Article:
You talked about dancing earlier. Do you think that dance might be something you’ll incorporate in your live shows eventually?

Jasmine Jethwa: Definitely, I’d love to incorporate in my live shows later down the line. It’s definitely something I’m thinking about.

Jasmine Jethwa © Is Bali
Jasmine Jethwa © Is Bali

Are you the kind of person who typically writes when you're going through something difficult or can you write about happiness as well? Because I know that for a lot of artists, writing when you’re happy is very difficult. So I’m wondering what’s it like for you?

Jasmine Jethwa: I think when I’m going through something not nice, writing for me really helps and it is that way of getting out. And I think when there’s something not so bad happening in my life, that’s I tune into some other person’s story or something else going on, channelling and writing about that. Yes it’s definitely harder to write about my own emotions when there’s something not emotionally challenging happening to me.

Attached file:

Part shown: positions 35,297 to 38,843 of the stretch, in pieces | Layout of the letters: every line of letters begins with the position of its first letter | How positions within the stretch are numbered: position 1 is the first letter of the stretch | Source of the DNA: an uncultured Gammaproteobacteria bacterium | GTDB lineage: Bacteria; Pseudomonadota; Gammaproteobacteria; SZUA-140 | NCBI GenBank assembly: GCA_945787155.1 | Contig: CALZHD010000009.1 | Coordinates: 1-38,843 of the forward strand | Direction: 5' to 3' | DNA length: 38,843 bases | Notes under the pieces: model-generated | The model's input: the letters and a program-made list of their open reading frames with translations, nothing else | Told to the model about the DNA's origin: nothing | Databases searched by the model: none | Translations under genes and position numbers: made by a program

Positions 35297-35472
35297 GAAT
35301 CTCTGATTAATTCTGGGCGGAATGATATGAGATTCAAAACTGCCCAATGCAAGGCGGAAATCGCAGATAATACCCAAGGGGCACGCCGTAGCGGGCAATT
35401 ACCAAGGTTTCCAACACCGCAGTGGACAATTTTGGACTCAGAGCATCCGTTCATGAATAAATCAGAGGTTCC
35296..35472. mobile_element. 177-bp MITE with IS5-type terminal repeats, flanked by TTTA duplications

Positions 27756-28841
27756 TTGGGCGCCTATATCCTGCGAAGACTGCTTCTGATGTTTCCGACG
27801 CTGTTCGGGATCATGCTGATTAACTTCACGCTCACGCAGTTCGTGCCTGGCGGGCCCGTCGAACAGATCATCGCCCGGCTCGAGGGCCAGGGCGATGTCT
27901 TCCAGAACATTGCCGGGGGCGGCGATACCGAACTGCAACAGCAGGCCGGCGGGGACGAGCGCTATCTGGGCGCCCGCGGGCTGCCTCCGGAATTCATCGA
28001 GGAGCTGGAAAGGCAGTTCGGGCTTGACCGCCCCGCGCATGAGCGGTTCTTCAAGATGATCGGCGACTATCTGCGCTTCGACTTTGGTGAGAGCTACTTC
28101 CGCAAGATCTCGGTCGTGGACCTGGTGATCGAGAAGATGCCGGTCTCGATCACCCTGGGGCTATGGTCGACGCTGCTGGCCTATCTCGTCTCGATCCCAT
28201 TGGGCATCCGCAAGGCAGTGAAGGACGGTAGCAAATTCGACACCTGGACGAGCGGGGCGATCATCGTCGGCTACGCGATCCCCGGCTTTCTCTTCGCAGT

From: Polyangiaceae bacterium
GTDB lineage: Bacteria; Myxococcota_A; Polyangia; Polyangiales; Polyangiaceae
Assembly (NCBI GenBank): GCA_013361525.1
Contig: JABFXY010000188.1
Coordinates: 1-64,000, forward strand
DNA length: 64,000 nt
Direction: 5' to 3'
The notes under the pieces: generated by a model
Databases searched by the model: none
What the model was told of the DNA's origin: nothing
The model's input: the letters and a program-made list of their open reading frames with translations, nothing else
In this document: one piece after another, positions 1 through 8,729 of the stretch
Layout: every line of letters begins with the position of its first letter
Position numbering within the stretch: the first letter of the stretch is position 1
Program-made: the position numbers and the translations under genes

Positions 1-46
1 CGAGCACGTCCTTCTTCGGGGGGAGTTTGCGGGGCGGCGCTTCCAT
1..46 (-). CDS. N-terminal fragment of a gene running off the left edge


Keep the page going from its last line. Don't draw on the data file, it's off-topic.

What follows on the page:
So what would you say is the perfect situation in which to listen to your music?

Jasmine Jethwa: Reflective. I love when people listen to my music when they’re traveling on trains, buses, particularly songs like “Hurricane” and my next single after the EP is coming out. Actually, to be honest, our EP, I’ve listened to it a lot more when I’m on the train, on the bus, or driving or whatever, because that’s the right thing. It’s going somewhere, it’s not stagnant. I don’t know how to explain that, but with a lot of songs it’s like “Sit down and enjoy this” and I think I’d love people to do that as well, listen to it however you want, but I know for me when I’m on moving, on something that’s taking me somewhere, I feel like I can really appreciate my music, personally.

What’s the last great thing you listened to?

Jasmine Jethwa: Oh, King Princess’ album, Cheap Queen.

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Empty Waters - Jasmine Jethwa